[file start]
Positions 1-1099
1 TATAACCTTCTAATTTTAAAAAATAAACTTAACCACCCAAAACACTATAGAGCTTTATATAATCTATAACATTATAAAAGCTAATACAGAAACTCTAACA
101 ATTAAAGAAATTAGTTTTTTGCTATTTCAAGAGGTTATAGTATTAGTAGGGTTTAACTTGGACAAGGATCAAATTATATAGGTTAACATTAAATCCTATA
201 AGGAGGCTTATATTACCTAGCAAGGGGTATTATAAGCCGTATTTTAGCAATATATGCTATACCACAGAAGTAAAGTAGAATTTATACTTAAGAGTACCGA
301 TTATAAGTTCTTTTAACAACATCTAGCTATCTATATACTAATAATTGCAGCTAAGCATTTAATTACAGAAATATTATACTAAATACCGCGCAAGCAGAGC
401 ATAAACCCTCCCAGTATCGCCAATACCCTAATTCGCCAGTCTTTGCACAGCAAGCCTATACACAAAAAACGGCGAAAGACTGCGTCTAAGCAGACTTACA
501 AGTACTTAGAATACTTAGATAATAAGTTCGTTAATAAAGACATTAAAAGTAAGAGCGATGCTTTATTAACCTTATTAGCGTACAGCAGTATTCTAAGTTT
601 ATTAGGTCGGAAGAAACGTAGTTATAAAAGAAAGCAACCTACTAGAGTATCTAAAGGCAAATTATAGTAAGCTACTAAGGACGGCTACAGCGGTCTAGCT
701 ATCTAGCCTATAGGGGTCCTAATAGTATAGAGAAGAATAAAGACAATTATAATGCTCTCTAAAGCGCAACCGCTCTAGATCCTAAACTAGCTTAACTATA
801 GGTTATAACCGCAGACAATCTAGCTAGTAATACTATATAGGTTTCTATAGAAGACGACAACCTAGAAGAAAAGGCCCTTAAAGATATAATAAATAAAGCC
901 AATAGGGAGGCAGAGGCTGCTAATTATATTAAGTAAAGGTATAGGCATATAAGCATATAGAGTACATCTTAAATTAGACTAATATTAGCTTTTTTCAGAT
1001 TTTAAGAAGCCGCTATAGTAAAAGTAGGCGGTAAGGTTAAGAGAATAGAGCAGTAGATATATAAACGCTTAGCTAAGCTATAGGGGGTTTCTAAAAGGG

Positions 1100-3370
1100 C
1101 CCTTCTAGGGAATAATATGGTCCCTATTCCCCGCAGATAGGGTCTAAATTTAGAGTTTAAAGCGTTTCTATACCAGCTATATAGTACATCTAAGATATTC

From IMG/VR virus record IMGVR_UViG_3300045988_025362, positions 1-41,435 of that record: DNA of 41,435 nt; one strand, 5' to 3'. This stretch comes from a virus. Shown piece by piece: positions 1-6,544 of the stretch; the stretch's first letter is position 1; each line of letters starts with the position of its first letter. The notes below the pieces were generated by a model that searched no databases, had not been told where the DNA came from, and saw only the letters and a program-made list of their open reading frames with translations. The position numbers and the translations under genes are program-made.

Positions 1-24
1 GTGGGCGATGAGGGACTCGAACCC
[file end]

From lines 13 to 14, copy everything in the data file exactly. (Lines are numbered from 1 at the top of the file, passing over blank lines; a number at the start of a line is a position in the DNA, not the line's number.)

Positions 1100-3370
1100 C